Millions to Go

In the coming decade, rural internet user growth is likely to continue to outstrip growth in the urban userbase, and these users will be spending more and more of their time online, to stay connected, avail financial services, access agricultural marketplaces, among other use cases. Already, 90 percent of users access the internet on a daily basis. At the same time, this growth is primarily in mobile broadband; and many future applications, such as IoT in agriculture, will require low latency, steady, reliable connections.

Tracking the progress  of government programmes, PM WANI’s target is 10 million Wi-Fi hotspots; as of February 2, 2023, 144,377 hotspots have been deployed. The sluggish pace is in part attributable to state entities like BSNL and Indian Railways, both of whom have been slow to migrate their networks to the initiative. Furthermore, while mobile speeds have improved, with 4G available across most of the country, coverage is patchy, and large swathes remain on 3G or even 2G connections.

Mobile broadband speeds of India’s top 3 providers. From top left: Airtel, Jio and BSNL. (Source: nPerf)

True 5G deployment in rural areas will require fiberisation as well as a higher density of cell towers. Both of these are being held up by Right of Way issues. In simple terms, multiple government departments and stakeholders are involved in licensing, operating and maintaining underground and above ground infrastructure, be it cell towers, electricity transmission, or the roads these installations are built on. Telecom service providers need to coordinate with local authorities (such as Gram Panchayats and municipal authorities), state governments, and relevant ministries. This coordination is also necessary to ensure that existing infrastructure is not damaged or dug up multiple times. After years of growing pains, the government launched the GatiShakti Sanchar portal in May 2022 to “streamline the process of Right of Way (RoW) applications and permissions across the country.” It will become a single window where TSPs can apply for all relevant permissions, reducing unnecessary bureaucratic delays.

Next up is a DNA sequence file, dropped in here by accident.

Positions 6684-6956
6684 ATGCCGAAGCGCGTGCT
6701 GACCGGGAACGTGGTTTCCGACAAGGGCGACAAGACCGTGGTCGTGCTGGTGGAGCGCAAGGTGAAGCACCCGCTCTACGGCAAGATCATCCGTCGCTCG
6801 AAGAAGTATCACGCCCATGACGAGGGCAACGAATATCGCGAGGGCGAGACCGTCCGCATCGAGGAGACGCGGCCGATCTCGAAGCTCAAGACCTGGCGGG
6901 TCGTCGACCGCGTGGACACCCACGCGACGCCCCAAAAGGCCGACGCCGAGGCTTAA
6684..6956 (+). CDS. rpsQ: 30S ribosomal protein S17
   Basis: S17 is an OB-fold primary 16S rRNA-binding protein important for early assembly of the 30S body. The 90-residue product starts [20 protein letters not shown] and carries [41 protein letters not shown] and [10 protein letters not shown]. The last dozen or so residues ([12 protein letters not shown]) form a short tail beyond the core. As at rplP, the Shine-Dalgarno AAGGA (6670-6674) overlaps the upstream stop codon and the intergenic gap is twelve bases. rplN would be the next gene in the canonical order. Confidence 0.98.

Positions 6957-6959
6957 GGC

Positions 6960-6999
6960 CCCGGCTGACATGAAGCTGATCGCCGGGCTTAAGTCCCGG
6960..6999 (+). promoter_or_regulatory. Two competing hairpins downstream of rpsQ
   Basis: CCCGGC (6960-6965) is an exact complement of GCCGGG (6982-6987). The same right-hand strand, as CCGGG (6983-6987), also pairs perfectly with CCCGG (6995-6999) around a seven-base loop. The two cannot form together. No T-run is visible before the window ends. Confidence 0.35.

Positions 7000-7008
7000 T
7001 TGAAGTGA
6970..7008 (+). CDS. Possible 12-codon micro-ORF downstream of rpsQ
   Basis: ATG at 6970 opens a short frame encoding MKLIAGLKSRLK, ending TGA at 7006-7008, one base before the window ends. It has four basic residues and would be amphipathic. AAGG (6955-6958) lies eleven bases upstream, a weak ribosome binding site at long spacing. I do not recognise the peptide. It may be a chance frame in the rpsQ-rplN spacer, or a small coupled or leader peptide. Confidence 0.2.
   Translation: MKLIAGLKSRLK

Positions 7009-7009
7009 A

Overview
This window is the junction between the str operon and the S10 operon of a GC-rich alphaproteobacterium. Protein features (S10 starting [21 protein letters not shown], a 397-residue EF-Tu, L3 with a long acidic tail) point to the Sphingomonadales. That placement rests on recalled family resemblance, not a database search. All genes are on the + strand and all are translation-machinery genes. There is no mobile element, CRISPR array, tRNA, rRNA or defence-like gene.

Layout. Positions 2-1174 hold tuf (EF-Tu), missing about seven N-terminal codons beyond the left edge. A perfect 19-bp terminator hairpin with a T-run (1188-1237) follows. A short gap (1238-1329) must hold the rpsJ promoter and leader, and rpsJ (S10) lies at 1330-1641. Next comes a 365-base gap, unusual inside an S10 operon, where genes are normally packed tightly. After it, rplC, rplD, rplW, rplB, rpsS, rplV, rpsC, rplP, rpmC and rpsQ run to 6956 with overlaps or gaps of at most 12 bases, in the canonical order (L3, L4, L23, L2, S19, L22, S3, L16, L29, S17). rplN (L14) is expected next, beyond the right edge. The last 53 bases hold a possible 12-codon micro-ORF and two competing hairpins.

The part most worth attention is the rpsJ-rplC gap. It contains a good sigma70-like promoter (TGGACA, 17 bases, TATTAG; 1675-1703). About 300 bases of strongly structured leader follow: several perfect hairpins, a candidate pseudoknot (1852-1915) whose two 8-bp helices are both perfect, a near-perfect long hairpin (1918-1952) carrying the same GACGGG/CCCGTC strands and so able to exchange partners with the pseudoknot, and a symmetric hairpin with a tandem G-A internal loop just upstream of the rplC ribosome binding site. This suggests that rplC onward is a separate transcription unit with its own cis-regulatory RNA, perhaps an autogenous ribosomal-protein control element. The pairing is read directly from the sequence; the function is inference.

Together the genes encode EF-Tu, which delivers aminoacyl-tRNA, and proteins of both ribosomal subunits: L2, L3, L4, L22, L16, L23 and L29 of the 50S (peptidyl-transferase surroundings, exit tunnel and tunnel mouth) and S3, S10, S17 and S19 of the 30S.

Digital India has made significant progress in transforming India into a digitally empowered society. Despite some challenges and obstacles, the mission has achieved several important milestones, such as the expansion of digital infrastructure, the improvement of government services, and modest progress on the keystone project to connect every village in the country. However, to make greater strides toward the digital decade—what this government has called Amrit Kaal—it is crucial that fundamental changes are made in how the state incentivises, coordinates and implements its ambitious connectivity schemes.

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Trisha Ray

Trisha Ray

Trisha Ray is an associate director and resident fellow at the Atlantic Council’s GeoTech Center. Her research interests lie in geopolitical and security trends in ...